The U.S. Open is still more than four months away, but the USGA announced on Monday that it has significantly altered the way the tournament will look. Qualifying has been canceled for the event at Winged Foot Golf Club in Mamaroneck, New York, which is currently scheduled to be held Sept. 17-20.

An open field in which, theoretically, any golfer in the United States could win the tournament is a staple of this event dating back over 100 years. Qualifying is often held in the months leading up to the tournament in locations across the country and the world. That won’t be the case for the 2020 version.

Given continued health and safety concerns, as well as the potential burden on Allied Golf Associations and the courses scheduled to host qualifying, conducting hundreds of qualifiers across the country for the U.S. Women’s Amateur, U.S. Amateur, U.S. Open and U.S. Women’s Open was not seen as a viable option.

“As you can imagine, this was an incredibly difficult decision, as qualifying is a cornerstone of USGA championships,” said USGA managing director John Bodenhamer. “We take great pride in the fact that many thousands typically enter to pursue their dream of qualifying for a USGA championship and we deeply regret that they will not have that opportunity this year. But this structure provides the best path forward for us to conduct these championships in 2020.”

An inability to fill up an event with qualifying competitors creates problems. Here’s how it normally works:

Qualifying happens at the local level where a top number of (normally amateur) performers move on to the sectional level. At this stage, many pros are already exempt, so you could find yourself going up against a Ryan Palmer or Scott Stallings even though you’re only an amateur. This year, you could have seen yourself playing against Phil Mickelson, who is not yet automatically qualified and would have probably participated in one of these qualifiers.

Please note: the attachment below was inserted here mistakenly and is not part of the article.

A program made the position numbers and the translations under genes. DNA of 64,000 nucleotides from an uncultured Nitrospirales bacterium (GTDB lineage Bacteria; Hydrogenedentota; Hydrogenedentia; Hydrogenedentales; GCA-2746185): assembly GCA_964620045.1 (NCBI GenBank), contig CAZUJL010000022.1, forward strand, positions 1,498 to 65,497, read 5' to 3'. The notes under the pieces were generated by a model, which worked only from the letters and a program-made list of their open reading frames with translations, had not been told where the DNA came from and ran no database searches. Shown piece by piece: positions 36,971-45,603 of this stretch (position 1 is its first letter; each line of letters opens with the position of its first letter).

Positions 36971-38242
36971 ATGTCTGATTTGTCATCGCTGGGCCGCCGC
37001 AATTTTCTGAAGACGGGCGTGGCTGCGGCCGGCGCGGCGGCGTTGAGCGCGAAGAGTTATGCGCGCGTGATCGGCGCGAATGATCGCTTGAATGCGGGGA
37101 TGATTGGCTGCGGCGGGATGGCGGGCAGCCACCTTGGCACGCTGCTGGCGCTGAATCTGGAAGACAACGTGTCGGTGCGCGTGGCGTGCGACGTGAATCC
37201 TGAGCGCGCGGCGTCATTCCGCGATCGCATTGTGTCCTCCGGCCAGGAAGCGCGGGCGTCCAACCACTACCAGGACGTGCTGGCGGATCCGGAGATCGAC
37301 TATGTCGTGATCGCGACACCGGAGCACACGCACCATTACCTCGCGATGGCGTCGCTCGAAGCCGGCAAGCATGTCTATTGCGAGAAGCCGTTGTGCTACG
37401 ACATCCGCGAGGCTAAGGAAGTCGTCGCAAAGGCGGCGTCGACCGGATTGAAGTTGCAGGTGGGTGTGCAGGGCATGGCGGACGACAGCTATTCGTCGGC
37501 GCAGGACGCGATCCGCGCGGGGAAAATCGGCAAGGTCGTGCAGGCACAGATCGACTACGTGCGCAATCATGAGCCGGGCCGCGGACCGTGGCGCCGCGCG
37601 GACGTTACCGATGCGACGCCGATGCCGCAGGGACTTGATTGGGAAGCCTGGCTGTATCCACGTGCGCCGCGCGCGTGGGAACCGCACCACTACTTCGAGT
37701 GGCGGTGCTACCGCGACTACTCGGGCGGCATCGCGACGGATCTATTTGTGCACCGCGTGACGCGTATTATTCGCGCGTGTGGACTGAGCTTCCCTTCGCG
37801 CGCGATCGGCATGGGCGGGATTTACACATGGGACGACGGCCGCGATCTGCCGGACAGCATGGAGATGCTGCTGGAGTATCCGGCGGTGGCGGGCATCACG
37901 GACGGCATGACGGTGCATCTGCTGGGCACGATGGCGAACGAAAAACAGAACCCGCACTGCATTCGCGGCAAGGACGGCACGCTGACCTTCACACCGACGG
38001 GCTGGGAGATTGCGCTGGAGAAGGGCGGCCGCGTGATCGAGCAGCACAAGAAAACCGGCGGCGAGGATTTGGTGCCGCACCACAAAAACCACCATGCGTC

Those who get through at the dozen or so sectional qualifiers make up approximately half of the 156-golfer field at a given U.S. Open. The other half are automatic exemptions (think: major winners in the last five years, top-60 golfers in the world or Tour Championship participants from the year before). 

So how will the USGA make up for this loss of half the field? More exemptions. The current funnel will have to be widened, and the USGA said, “Additional information regarding the expanded exemption categories for each championship will be made available in the coming weeks.”

Qualifying is part of what makes the U.S. Open (and Open Championship) special, so this is an unfortunate turn of events for one of the most special tournaments in the world. However, it might also be the wisest one — a U.S. Open without qualifiers is better than no U.S. Open at all.

A sectional qualifier going on to win the U.S. Open has happened multiple times, and the most recent iteration was in 2009 when Lucas Glover did so at Bethpage Black.

There have also been a lot of rumors of playing this tournament without fans. Because the coronavirus pandemic has found a hotbed in New York City, and Winged Foot is just 30 miles from the epicenter of this virus, not having fans makes sense (even with the long lead time). Still, the USGA has not made a final decision on this at this time, though.